From looking (and working with) the control panels of various FBM machines I can tell you that the temperature range is far wider than 30-45°C. I know that the upper end of the range is closer to 60° and that can be modified. One customer here in the US is working with a chocolate that wants to be at 70°C! FBM provided a way to override the default programming to accommodate the higher melt point as well as provide additional heating elements to the working bowl to reach and maintain that temperature. If you are working with a chocolate made with no extra cocoa butter, then the working temperatures are going to be on the low side. Perhaps surprisingly low.

It also makes a huge difference where the final temperature sensor is, and how heat is applied to raise the temperature of the chocolate coming out of the tempering (cooling) pipe. It does no good to have it right at the top of the pipe, you need it as far along the output path as possible and you need a method of warming that is highly responsive and very precise.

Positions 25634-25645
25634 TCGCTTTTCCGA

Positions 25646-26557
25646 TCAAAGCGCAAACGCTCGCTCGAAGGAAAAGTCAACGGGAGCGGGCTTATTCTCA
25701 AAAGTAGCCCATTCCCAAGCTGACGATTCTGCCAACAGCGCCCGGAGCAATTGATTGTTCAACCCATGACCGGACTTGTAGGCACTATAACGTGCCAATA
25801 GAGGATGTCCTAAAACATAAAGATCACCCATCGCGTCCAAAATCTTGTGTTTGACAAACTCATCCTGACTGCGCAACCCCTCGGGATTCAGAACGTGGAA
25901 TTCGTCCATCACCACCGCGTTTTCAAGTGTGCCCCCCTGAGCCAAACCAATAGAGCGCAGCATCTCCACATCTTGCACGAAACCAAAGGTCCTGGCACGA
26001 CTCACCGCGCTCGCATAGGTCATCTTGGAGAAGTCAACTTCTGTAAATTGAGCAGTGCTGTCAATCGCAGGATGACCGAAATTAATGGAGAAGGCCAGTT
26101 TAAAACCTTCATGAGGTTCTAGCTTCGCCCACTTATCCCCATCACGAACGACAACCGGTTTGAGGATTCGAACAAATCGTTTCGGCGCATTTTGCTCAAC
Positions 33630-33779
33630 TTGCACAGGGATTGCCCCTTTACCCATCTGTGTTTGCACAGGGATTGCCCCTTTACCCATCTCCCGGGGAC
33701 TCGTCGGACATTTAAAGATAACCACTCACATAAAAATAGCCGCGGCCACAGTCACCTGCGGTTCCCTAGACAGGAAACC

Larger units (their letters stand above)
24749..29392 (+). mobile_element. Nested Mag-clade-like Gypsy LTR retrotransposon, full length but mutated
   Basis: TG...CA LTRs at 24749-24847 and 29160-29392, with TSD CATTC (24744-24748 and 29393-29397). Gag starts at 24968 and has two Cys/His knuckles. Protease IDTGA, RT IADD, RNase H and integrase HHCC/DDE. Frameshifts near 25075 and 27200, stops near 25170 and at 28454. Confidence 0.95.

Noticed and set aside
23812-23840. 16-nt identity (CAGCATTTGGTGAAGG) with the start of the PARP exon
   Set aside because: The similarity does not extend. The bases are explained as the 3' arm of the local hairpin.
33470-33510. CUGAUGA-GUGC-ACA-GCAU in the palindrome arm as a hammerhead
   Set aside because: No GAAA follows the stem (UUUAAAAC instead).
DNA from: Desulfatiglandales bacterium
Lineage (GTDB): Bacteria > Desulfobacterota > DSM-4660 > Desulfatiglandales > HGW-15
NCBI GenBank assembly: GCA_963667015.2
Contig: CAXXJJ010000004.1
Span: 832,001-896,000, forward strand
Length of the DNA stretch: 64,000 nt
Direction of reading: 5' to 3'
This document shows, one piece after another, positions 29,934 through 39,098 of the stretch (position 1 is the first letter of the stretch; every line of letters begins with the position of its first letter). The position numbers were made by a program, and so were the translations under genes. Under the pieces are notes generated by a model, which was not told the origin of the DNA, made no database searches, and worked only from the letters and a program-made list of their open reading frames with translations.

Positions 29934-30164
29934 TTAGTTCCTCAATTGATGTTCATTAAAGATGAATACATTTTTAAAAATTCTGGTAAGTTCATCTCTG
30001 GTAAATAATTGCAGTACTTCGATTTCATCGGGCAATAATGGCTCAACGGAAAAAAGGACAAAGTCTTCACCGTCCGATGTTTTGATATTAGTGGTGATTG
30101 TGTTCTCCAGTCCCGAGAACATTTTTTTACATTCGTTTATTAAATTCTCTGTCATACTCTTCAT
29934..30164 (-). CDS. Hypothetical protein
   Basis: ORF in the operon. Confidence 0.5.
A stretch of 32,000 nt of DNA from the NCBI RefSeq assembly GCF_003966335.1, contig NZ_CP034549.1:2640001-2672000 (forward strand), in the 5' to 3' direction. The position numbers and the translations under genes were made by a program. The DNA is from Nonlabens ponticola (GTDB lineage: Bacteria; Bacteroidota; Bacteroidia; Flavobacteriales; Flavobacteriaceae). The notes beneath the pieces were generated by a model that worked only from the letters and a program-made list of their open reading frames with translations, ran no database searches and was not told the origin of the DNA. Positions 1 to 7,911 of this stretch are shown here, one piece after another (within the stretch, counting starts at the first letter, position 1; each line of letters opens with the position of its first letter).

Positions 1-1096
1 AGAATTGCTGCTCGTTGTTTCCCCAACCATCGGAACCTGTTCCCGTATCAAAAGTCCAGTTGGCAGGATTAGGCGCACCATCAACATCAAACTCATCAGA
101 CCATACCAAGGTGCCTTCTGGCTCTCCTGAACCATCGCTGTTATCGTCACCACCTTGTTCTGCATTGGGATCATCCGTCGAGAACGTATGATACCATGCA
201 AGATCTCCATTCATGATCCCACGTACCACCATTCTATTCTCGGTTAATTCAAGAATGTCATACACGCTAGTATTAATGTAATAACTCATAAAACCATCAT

It turns out that the geometry of the 2-stage systems is such that the third temperature zone happens automatically. Interestingly, the FBM Aura with its extra-long spout does a really, really good job in this respect.

What most people don't realize about continuous tempering machines is that there is a delicate balance that needs to be created to effect the continuous tempering cycle. More reactive and more precise control over temperature is most important. Also, the geometry of the auger in the tempering pipe is important because that determines the ability of the crystals that are formed along the pipe walls to spread to more chocolate. You can make the core diameter smaller to increase the amount of chocolat being pumped, but that means fewer crystals in the chocolate when it leaves the pipe. Making the core diameter of the auger greater reduces the amount of chocolate being pumped in any given time, but the quality of crystallization is better. If you have the ability to control the rotation speed of the auger, even better.